Anyone with information about this investigation or who knows the identity of the alleged suspect is encouraged to contact Sgt. Levi Solada at Redding PD’s Investigations Division at (530) 225-4200. Callers can refer to incident file number 18-40292 and can remain anonymous.

Click any image to open full-size gallery.

Shelley Patterson Messer/Facebook video

Shelley Patterson Messer/Facebook video

 

Contact the writer: trevor.rcns@gmail.com

Trevor Montgomery, 46, recently moved to Shasta County from Riverside County and runs Riverside County News Source and Shasta County News Source. Additionally, he writes for several other news organizations, including Riverside County based newspapers, Valley News, The Valley Chronicle and Anza Valley Outlook, as well as Bonsall/Fallbrook Village News in San Diego County and The Mountain Echo in Shasta County.

Trevor spent 10 years in the U.S. Army as an Orthopedic Specialist before joining the Riverside County Sheriff’s Department in 1998. He was medically retired after losing his leg, breaking his back and suffering both spinal cord and brain injuries in an off-duty accident. (Click here to see segment of Discovery Channel documentary of Trevor’s accident.)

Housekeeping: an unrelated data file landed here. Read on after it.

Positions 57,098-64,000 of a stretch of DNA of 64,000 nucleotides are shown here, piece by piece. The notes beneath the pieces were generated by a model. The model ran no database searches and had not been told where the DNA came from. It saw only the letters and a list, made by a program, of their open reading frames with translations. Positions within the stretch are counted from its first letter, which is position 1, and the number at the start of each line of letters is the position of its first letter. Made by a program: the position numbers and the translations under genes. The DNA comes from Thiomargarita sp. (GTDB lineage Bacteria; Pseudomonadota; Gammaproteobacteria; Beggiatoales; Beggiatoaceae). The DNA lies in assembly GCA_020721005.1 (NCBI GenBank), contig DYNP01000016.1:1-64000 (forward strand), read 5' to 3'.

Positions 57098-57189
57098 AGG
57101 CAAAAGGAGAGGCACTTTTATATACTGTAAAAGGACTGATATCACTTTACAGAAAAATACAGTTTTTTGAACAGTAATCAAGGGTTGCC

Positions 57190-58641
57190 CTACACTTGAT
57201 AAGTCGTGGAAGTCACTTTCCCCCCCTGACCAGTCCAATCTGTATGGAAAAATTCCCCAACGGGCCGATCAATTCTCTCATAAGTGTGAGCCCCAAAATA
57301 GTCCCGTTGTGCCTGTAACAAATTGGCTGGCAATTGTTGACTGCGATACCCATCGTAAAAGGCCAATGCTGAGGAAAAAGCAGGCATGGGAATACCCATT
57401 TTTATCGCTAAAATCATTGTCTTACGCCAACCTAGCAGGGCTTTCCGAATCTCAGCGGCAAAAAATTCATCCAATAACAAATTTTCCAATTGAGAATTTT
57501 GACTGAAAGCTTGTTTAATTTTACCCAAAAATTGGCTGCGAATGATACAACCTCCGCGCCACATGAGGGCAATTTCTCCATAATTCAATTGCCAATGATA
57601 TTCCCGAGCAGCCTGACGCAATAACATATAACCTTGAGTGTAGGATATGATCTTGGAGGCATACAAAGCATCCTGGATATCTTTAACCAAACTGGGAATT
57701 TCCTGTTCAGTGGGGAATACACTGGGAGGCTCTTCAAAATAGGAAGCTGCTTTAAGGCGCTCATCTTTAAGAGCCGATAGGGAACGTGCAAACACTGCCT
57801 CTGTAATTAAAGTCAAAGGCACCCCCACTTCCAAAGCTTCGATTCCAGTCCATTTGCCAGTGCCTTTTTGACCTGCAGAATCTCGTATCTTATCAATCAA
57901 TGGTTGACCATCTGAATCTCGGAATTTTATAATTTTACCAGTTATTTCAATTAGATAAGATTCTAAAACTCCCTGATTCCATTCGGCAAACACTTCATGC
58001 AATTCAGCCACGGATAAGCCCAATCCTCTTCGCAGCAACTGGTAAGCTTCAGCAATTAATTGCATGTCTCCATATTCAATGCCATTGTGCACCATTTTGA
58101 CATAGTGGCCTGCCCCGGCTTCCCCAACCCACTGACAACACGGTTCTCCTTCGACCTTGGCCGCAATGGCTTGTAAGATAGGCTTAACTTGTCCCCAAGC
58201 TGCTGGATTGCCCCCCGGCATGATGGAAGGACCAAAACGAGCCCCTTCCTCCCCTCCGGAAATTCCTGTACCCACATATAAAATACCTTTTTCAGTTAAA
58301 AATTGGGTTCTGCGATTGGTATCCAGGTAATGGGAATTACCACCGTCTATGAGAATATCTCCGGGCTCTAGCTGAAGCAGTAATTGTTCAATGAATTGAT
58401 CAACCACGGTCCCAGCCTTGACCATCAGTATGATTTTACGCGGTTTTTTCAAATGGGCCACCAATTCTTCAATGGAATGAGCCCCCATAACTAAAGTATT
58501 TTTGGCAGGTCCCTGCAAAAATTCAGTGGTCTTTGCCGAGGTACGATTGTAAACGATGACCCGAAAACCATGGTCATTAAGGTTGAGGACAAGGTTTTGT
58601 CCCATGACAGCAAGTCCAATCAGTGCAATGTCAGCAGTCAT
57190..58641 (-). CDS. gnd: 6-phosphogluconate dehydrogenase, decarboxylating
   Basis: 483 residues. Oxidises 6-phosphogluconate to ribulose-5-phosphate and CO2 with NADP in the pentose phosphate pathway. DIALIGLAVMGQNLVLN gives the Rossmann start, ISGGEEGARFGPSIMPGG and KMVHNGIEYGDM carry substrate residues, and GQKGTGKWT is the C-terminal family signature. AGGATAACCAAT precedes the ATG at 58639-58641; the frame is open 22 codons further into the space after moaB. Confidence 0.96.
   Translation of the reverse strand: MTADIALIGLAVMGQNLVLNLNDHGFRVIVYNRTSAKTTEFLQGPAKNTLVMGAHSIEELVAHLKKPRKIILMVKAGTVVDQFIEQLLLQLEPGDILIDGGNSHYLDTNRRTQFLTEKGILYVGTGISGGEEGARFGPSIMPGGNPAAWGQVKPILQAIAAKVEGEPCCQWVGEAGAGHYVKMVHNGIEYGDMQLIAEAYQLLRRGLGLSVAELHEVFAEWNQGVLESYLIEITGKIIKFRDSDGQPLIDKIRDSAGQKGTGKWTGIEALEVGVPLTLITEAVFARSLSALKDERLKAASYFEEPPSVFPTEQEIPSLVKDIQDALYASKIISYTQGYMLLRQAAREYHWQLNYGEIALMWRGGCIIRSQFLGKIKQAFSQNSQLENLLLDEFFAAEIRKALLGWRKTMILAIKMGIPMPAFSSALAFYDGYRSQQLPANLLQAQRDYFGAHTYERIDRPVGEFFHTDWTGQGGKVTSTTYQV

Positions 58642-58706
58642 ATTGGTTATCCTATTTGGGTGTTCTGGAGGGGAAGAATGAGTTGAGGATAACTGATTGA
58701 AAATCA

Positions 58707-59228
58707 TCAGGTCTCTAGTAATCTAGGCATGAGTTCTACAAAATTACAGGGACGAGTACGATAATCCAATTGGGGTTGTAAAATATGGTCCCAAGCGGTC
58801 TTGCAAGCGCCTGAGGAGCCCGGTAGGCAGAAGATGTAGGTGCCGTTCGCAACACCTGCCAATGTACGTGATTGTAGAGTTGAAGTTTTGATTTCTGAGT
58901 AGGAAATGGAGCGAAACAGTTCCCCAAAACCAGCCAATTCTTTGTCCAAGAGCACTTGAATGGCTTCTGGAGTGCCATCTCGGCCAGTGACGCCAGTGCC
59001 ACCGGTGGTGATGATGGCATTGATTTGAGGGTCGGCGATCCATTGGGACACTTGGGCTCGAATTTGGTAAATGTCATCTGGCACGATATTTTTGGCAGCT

During his time with the sheriff’s department, Trevor worked at several different stations, including Robert Presley Detention Center, Southwest Station in Temecula, Hemet/Valle Vista Station, Ben Clark Public Safety Training Center and Lake Elsinore Station, along with other locations.

Trevor’s assignments included Corrections, Patrol, DUI Enforcement, Boat and Personal Water-Craft based Lake Patrol, Off-Road Vehicle Enforcement, Problem Oriented Policing Team and Personnel/Background Investigations. He finished his career while working as a Sex Crimes and Child Abuse Investigator and was a court-designated expert in child abuse and child sex-related crimes.

Trevor has been married for more than 27 years and was a foster parent to more than 60 children over 13 years. He is now an adoptive parent and has 13 children and 14 – soon to be 15 – grandchildren.